If there is a poster child for what is wrong with U.S. farm policy, it's sugar. Through political muscle and campaign cash, the sugar beet and cane producers have had their way over the best interests of consumers, taxpayers, domestic job creation, trade policy and the Everglades. As Congress reopens negotiations on the farm bill and the federal budget, here's one easy way to reduce government, save money and help Americans: Get government out of the business of propping up sugar growers.
The New York Times recently highlighted the absurdity of the U.S. sugar program, a complex system of tariffs, quotas and government buybacks born in the mid 1970s. Candymakers are continuing to flee the country to chase lower sugar costs elsewhere. Many have landed in Canada, where sugar costs half as much, or Mexico, where it costs about a third less. The U.S. Commerce Department estimated in 2006 the sugar program had cost three jobs in the domestic food manufacturing industry for every single sugar-producing job it saved. But the insult is more than lost American jobs. Often foreign manufacturers can import their candies to the United States and still charge a lower price than American-made producers who are paying twice as much for sugar.
Rarely can one government program insult so many for the benefit of so few: an estimated 5,000 large sugar producers. This year a bumper crop of sugar production means taxpayers will spend at least $300 million buying excess sugar to sell at a loss for use as ethanol, or backstopping industry loans. Yet consumers will continue to shell out higher prices than necessary for foods made in America using sugar — an estimated $9 more annually for each person, according to North Carolina State University economist Michael K. Wohlgenant. The high prices also have had another side effect on food manufacturing: The rise of sweeteners such as high fructose corn syrup now under fresh scrutiny as contributors to America's obesity epidemic.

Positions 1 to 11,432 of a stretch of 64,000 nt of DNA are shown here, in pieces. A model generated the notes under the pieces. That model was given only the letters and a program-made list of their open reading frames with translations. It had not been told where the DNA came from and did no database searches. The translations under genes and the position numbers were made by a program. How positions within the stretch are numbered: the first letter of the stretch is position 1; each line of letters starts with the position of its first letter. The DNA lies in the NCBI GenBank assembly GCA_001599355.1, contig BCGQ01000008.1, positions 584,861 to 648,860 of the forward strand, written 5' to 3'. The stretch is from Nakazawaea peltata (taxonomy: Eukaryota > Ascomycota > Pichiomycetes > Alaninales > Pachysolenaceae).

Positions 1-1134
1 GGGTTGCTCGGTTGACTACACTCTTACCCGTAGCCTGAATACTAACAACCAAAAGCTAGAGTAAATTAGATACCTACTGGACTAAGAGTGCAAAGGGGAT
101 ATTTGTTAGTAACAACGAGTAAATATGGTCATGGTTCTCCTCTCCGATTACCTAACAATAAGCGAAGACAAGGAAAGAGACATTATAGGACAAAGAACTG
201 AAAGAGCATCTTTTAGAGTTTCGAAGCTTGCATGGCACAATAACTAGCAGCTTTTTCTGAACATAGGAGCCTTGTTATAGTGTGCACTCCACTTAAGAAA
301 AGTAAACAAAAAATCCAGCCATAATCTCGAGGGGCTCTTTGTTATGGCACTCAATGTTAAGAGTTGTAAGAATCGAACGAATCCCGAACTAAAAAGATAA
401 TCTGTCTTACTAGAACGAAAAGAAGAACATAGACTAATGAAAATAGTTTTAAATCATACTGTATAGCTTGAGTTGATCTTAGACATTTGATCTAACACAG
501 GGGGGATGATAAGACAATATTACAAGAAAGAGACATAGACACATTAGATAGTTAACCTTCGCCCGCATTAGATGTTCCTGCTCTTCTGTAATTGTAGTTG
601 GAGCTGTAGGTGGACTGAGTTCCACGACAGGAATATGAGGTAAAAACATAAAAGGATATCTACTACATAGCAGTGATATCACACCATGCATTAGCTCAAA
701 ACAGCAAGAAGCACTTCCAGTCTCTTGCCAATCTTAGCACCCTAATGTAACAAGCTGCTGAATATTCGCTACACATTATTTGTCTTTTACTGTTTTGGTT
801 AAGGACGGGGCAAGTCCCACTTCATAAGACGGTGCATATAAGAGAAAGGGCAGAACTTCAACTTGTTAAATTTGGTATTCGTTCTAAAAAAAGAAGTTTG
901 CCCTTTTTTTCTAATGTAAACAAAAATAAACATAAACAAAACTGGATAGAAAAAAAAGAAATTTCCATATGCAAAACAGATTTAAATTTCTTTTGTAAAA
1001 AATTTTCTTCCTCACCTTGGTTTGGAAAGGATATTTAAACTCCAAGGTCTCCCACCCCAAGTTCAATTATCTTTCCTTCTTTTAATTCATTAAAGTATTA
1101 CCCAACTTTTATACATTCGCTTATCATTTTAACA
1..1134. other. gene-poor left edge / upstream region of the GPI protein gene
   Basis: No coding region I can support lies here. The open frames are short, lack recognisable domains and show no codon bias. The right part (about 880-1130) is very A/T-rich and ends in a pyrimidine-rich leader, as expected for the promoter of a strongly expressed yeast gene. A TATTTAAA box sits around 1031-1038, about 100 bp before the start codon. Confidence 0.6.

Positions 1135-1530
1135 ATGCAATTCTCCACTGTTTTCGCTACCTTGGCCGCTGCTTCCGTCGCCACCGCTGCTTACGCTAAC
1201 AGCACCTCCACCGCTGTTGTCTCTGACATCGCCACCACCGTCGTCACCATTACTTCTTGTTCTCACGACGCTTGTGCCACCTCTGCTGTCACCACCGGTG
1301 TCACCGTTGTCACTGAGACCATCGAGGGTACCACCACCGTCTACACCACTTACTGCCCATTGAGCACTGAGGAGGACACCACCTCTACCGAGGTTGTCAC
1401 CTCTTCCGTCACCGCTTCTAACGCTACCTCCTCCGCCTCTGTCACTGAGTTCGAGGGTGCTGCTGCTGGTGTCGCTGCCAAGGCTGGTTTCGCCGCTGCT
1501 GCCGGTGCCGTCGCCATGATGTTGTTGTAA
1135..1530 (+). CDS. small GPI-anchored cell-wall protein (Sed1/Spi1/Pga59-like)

The foolishness of the sugar subsidies isn't limited to food manufacturing. The U.S. Chamber of Commerce backs reforms in part because American tariffs have damaged other trade negotiations with Australia and other countries.
All of that is on top of the environmental havoc wrought by sugar on one of Florida's primary sources of water, the Everglades. Just last year, Gov. Rick Scott announced taxpayers would spend another $880 million to clean up water south of sugar farms. State and federal taxpayers have spent $4 billion to try to restore the Everglades' water flow decades after it was cleared in another government program to help agribusiness.
How do sugar producers — many of whom actually have international sugar holdings elsewhere — continue to win? Money. In the 2012 cycle, American Crystal Sugar, a co-op representing beet farmers, doled out $2.2 million to federal candidates and spent $2 million on lobbyists. That doesn't include millions more contributed by other sugar producers, including Florida's cane growers.
Democratic Sen. Bill Nelson (along with much of the Florida delegation) has been among the beneficiaries of the sugar industry's largesse. Now he sits on the bipartisan conference committee looking to strike a budget deal. He should offer a free-market solution. Republican Sen. Marco Rubio refused to vote to reopen the government and raise the debt ceiling because of his concerns about reducing the federal deficit. He should back up his rhetoric by pushing to end the sugar subsidies. Until lawmakers stand up to Big Sugar, taxpayers will keep propping up the industry, paying more for food and then paying to clean up the environmental mess left behind.